Linux introspection and SystemTap

An interface and language for dynamic kernel analysis

Modern operating system kernels provide the means for introspection, the ability to peer dynamically within the kernel to understand its behaviors. These behaviors can indicate problems in the kernel as well as performance bottlenecks. With this knowledge, you can tune or modify the kernel to avoid failure conditions. Discover an open source infrastructure called SystemTap that provides this dynamic introspection for the Linux® kernel.

M. Tim Jones (mtj@mtjones.com), Independent author

M. Tim JonesM. Tim Jones is an embedded firmware architect and the author of Artificial Intelligence: A Systems Approach, GNU/Linux Application Programming (now in its second edition), AI Application Programming (in its second edition), and BSD Sockets Programming from a Multilanguage Perspective. His engineering background ranges from the development of kernels for geosynchronous spacecraft to embedded systems architecture and networking protocols development. Tim is a Consultant Engineer for Emulex Corp. in Longmont, Colorado.


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09 November 2009

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SystemTap is a dynamic method of monitoring and tracing the operation of a running Linux kernel. The key word there is dynamic, because instead of building a special kernel with instrumentation, SystemTap allows you to install that instrumentation dynamically at run time. It does this with an application programming interface (API) called Kprobes, which this article explores. Let's begin with an exploration of some of the earlier kernel tracing approaches, then dig into the SystemTap architecture and its use.

Kernel tracing

SystemTap is similar to an older technology called DTrace, which originated in the Sun Solaris operating system. Within DTrace, developers can write scripts in the D programming language (a subset of the C language but modified to support trace-specific behaviors). A DTrace script contains a number of probes and associated actions that occur when the probe "fires." For example, a probe can represent something as simple as invoking a system call or more complicated interactions such as a particular line of code being executed. Listing 1 shows a simple example of a DTrace script that counts the number of system calls made by each process. (Note the use of the dictionary to associate counts with processes). The format of the script includes the probe (which fires when a system call is made) and an action (the corresponding action script).

Listing 1. A simple DTrace script to count system calls per process
syscall:::entry 
{ 

  @num[pid,execname] = count(); 

}

DTrace has been an enviable part of Solaris, so it's not surprising to find it developed for other operating systems, as well. DTrace was released under the Common Development and Distribution License (CDDL) and has been ported into the FreeBSD operating system.

Another useful kernel-tracing facility called ProbeVue was developed by IBM for the IBM® AIX® operating system, version 6.1. You can use ProbeVue to explore the behavior and performance of a system as well as provide detailed information about a particular process. The tool does this in a dynamic way, using a standard kernel. Listing 2 shows a sample script for ProbeVue that indicates the particular process that's calling the sync system call.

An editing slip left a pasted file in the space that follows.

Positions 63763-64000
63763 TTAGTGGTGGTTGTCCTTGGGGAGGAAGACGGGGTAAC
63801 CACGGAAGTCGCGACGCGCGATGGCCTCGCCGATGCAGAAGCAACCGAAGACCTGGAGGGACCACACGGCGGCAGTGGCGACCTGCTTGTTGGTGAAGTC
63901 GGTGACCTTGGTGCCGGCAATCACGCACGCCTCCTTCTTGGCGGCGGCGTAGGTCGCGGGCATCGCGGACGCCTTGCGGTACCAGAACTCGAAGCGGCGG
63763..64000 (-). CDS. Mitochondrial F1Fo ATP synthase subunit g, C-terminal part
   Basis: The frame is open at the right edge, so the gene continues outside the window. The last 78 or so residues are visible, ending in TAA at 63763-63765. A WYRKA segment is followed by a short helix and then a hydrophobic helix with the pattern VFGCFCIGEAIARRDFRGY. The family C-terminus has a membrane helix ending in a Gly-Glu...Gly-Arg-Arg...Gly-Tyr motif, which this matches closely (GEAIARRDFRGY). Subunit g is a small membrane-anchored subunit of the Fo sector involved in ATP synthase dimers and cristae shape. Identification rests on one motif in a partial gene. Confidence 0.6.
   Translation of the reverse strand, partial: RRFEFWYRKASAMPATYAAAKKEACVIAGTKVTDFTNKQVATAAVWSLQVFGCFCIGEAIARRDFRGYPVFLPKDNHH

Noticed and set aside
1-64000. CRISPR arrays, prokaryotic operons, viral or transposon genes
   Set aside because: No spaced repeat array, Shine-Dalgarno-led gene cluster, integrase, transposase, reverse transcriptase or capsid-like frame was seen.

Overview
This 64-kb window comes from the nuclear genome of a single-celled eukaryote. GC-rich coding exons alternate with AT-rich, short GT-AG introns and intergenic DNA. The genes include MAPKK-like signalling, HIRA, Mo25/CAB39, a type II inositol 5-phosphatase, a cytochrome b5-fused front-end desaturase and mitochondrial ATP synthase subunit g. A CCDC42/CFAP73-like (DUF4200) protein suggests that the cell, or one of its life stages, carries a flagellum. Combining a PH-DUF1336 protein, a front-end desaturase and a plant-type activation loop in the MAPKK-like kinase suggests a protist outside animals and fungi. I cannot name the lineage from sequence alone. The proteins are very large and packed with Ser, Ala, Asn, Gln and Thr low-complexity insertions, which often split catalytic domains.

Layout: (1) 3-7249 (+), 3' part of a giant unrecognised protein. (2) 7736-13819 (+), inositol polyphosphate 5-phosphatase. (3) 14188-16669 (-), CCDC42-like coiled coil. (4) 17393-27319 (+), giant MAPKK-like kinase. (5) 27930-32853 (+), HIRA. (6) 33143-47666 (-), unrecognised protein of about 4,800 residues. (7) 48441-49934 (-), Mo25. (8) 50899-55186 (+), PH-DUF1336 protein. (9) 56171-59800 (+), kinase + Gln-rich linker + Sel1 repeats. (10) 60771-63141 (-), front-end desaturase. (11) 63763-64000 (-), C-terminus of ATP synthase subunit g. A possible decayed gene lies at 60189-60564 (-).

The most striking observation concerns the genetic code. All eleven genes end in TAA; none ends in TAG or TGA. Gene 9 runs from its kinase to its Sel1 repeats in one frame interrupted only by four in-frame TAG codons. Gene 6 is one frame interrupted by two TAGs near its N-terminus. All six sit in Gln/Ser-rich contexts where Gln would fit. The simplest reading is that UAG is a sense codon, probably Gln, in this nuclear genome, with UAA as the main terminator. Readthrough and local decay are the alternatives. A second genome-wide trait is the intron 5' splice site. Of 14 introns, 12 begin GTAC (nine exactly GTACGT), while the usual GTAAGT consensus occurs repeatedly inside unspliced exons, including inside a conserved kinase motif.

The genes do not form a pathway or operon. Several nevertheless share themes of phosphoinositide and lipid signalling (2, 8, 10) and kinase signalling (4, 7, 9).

Listing 2. A simple ProbeVue script to indicate which of your processes invoked sync
@@syscall:*:sync:entry
{
  printf( "sync() syscall invoked by process ID %d\n", __pid );
  exit();
}

Given the usefulness of DTrace and ProbeVue on their respective operating systems, an open source project for Linux was inevitable. SystemTap began in 2005 and provides similar functionality to both DTrace and ProbeVue. It was developed by a community that includes Red Hat, Intel, Hitachi, and IBM, among others.

Each of these solutions provides similar functionality, using probes and associated action scripts when the probes fire. Now, let's look at the installation of SystemTap, then explore its architecture and use.


Installing SystemTap

Depending on your distribution and kernel, you may support SystemTap with nothing more than a SystemTap installation. In other cases, a debug kernel image is required. This section walks through installation of SystemTap on Ubuntu version 8.10 (Intrepid Ibex), which is not representative of a SystemTap installation. In the Resources section, you'll find more information on installations for other distributions and versions.

For most users, a simple installation of SystemTap is all that's required. For Ubuntu, you use apt-get:

$ sudo apt-get install systemtap

With the installation complete, you can test your kernel to see whether it supports SystemTap. The following simple command-line script meets that goal:

$ sudo stap -ve 'probe begin { log("hello world") exit() }'

If this script works, you'll see "hello world" on standard output [stdout]. If not, sorry, you have some additional work to do. For Ubuntu 8.10, a debug kernel image was required. It should be possible to simply use apt-get to retrieve the package linux-image-debug-generic. But because this couldn't be done directly with apt-get, you can download one and install it through dpkg. You can download the generic debug image and install as shown below:

$ wget http://ddebs.ubuntu.com/pool/main/l/linux/
          linux-image-debug-2.6.27-14-generic_2.6.27-14.39_i386.ddeb
$ sudo dpkg -i linux-image-debug-2.6.27-14-generic_2.6.27-14.39_i386.ddeb